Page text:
I thought, "I need to go and help." You want to be Superman, of course.
The financial incentives were attractive, too. They told me I'd make more money. There was no sales tax. And they would reimburse me for my travel expenses, including my flight and extra luggage.
I met with one of PPS's recruiters. She invited me to breakfast at the Flying Biscuit Cafe with other PPS employees. It was a hippie part of Atlanta. The neighborhood looked pretty much like Portland, they told me.
I had my interview later that day. Two African-American teachers asked me to devise, on the spot, a lesson plan with three items—a textbook, an apple and a pencil.
I told them I would teach force and motion. And since we know that they're going to have a chair in the classroom, we could flip it over and use it as our incline.
They liked it. As a matter of fact, one of the interviewers tried to call her principal right away, because she really wanted him to talk to me. She said, "I want you at our school."
Under Superintendent Smith, PPS has focused on keeping kids in classrooms by not suspending or expelling them for poor behavior. The district says the more often a student is suspended, the less likely he or she is to graduate.
Jones experienced culture shock almost as soon as she arrived in Portland, in part because she wasn't prepared for the district's new approach to discipline.
I arrived at Peninsula feeling like I was really going to make a difference in the lives of students of color.
There were signs of PPS's dysfunction from the beginning.
When I got to my classroom, it still had stuff from the previous teacher. He had pictures of his wife still on the wall. That was weird to me, and it should have been my omen. It was like he had been disappeared.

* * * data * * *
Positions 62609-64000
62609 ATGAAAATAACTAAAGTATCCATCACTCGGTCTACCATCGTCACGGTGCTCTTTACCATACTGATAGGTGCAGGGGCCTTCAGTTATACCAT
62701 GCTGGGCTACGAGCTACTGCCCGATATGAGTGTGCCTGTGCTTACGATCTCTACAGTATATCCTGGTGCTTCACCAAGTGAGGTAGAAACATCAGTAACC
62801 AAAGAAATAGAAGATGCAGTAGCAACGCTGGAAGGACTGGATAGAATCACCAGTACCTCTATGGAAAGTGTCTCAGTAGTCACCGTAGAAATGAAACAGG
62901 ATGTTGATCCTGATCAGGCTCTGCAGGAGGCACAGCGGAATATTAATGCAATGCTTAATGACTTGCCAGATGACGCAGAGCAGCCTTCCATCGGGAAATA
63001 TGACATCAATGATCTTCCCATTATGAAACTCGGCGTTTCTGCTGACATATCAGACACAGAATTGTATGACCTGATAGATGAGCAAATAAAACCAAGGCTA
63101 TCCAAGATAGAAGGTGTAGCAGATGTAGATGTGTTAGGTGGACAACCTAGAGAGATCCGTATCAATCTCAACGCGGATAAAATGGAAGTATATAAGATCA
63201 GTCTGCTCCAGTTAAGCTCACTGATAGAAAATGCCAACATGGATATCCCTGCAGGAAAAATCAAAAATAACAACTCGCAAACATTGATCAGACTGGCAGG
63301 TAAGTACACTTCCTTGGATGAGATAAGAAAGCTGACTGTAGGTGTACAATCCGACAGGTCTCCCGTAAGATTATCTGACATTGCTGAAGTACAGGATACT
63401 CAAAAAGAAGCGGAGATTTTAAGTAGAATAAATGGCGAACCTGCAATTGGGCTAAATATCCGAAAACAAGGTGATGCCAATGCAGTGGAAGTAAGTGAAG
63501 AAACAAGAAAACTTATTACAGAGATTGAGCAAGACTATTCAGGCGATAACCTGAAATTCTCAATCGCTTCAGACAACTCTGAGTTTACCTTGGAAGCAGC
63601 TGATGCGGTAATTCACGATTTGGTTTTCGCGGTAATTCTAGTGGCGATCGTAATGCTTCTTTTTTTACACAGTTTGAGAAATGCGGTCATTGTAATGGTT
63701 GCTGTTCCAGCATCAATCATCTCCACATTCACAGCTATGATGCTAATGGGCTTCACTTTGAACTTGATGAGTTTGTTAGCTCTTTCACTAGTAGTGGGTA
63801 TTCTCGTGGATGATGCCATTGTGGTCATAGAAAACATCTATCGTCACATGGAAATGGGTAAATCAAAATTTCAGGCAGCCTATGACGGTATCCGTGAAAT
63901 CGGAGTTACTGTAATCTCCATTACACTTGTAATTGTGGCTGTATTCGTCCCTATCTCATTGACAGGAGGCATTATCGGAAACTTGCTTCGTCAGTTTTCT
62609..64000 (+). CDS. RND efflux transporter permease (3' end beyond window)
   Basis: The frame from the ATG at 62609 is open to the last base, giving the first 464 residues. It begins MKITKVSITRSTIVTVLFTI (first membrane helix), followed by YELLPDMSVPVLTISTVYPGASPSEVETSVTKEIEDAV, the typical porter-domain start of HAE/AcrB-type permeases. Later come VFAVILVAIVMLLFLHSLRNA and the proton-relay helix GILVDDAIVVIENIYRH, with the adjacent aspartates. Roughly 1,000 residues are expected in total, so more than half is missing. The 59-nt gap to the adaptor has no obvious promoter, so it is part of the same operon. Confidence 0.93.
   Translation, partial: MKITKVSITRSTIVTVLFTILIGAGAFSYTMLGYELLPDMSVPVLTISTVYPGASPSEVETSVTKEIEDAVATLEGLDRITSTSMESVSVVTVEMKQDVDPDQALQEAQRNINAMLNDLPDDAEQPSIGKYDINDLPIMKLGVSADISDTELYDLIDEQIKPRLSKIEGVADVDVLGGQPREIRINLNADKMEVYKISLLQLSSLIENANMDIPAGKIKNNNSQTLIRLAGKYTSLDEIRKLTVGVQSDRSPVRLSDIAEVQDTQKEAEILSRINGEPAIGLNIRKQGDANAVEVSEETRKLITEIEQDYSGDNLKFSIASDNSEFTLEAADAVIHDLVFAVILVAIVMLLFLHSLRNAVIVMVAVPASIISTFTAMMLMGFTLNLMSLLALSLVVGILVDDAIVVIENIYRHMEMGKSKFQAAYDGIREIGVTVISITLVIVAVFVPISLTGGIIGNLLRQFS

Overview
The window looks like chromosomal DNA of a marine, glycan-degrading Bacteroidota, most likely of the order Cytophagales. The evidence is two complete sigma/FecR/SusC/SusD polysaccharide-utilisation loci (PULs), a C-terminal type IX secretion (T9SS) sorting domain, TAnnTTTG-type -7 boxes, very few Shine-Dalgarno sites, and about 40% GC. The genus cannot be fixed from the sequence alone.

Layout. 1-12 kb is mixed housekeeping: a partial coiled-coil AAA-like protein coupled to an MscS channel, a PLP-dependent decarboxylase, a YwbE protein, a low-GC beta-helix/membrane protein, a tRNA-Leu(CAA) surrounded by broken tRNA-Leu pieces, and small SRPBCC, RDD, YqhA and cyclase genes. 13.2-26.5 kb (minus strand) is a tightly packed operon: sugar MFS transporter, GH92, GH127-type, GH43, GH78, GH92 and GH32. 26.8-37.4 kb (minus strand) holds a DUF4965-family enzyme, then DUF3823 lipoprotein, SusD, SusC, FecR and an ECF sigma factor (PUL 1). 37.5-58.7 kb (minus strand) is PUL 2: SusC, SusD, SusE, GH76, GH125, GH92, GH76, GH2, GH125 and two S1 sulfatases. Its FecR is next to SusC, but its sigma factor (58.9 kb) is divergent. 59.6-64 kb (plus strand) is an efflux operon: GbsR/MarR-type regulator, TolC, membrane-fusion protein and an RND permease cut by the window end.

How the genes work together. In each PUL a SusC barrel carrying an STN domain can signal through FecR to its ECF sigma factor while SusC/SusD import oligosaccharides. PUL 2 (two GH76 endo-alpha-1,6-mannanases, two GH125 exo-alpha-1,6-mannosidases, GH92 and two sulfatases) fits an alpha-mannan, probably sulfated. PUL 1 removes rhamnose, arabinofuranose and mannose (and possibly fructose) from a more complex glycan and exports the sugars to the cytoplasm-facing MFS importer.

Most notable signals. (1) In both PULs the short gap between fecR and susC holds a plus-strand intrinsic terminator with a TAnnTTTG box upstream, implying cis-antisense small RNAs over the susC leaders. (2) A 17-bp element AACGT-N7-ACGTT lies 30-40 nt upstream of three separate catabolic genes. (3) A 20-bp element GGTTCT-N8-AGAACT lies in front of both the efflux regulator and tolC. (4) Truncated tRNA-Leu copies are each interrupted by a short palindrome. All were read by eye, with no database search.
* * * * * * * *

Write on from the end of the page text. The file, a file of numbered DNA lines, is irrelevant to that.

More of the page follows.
The first day of school was overwhelming. They had way more kids than they had anticipated. So I ended up having 30 kids in my class—a mix of third- and fourth-graders—and not enough seats. That had never happened to me in Georgia.
But what really shocked me was the total disrespect I saw at school—from parents to the administration and from students to adults. I saw white kids yelling at their parents and their parents having complete meltdowns over it.
Teachers overlooked a lot of bad behavior because of the district's push to reduce discipline rates. Kids learned they could do whatever they wanted with little to no consequence.
One day in September, there was a child of color, a first-grader, on his way out of the school. He was going off on the student management specialist, the teacher who's supposed to handle behavior problems. Now, culturally, for me, we just don't play that. There are no kids yelling at adults.
So when the student management specialist walked off, I pulled the little boy to the side and said, "What's the problem?" He tried to loud-talk me, and I let him know, "You don't talk to me like that."
I was trying to deal with the student's misbehavior right then and there, but it later became clear the student management specialist didn't appreciate my approach.
He thought I was too harsh, and I thought he was too weak.
I quickly learned that students of color felt that their white peers could get away with more.
Based on my observations, this appeared to be true.
I had a white boy in my class whose behavior was erratic. One day he was acting out. He had this habit of trying to tell me what to do. I remember one of my African-American kids telling me, "Ms. Jones, it doesn't make sense for you to send him to the office, because they're just going to send him back, and he's going to blame it on you."
I was like, "Oh no, no, no." So I sent him there.
It's an honest shame the black boy knew what was going to happen.
The other boy came right back to my classroom.
For the rest of the year, when the white boy had fits, no one would help me.
Jones discovered that parents in Portland had different expectations than Georgia parents. Her unvarnished feedback brought some complaints.
At the beginning of October, I had an issue with one of the biracial kids in my class. He talked a lot.
His father, who was also biracial, came to our open house at the end of September and wanted to know how his son was doing. I told him: "Honestly, he's not doing any work. He talks a lot and he plays a lot, and I'm trying to figure out what we can do to help him."
He then sent the principal an email saying I didn't have anything positive to say about his son. I've never had to sugarcoat in Georgia, but a lot of Portland parents want you to.